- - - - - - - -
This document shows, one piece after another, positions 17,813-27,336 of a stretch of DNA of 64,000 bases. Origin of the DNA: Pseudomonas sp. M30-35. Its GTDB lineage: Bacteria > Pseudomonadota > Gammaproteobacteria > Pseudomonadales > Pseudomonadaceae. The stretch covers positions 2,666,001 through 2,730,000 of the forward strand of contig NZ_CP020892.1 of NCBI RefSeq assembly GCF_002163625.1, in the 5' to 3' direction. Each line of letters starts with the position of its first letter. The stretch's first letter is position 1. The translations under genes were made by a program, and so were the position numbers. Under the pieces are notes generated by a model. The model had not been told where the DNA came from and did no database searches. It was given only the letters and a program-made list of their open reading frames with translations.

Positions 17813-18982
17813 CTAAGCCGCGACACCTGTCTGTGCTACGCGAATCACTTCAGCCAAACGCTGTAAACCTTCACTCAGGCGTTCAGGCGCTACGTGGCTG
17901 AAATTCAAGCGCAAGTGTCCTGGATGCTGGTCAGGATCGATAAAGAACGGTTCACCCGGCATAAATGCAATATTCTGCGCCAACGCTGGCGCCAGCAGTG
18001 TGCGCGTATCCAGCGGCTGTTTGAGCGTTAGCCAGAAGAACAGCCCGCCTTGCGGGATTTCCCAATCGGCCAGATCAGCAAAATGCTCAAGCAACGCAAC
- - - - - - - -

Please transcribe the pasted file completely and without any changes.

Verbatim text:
This document shows, one piece after another, positions 17,813-27,336 of a stretch of DNA of 64,000 bases. Origin of the DNA: Pseudomonas sp. M30-35. Its GTDB lineage: Bacteria > Pseudomonadota > Gammaproteobacteria > Pseudomonadales > Pseudomonadaceae. The stretch covers positions 2,666,001 through 2,730,000 of the forward strand of contig NZ_CP020892.1 of NCBI RefSeq assembly GCF_002163625.1, in the 5' to 3' direction. Each line of letters starts with the position of its first letter. The stretch's first letter is position 1. The translations under genes were made by a program, and so were the position numbers. Under the pieces are notes generated by a model. The model had not been told where the DNA came from and did no database searches. It was given only the letters and a program-made list of their open reading frames with translations.

Positions 17813-18982
17813 CTAAGCCGCGACACCTGTCTGTGCTACGCGAATCACTTCAGCCAAACGCTGTAAACCTTCACTCAGGCGTTCAGGCGCTACGTGGCTG
17901 AAATTCAAGCGCAAGTGTCCTGGATGCTGGTCAGGATCGATAAAGAACGGTTCACCCGGCATAAATGCAATATTCTGCGCCAACGCTGGCGCCAGCAGTG
18001 TGCGCGTATCCAGCGGCTGTTTGAGCGTTAGCCAGAAGAACAGCCCGCCTTGCGGGATTTCCCAATCGGCCAGATCAGCAAAATGCTCAAGCAACGCAAC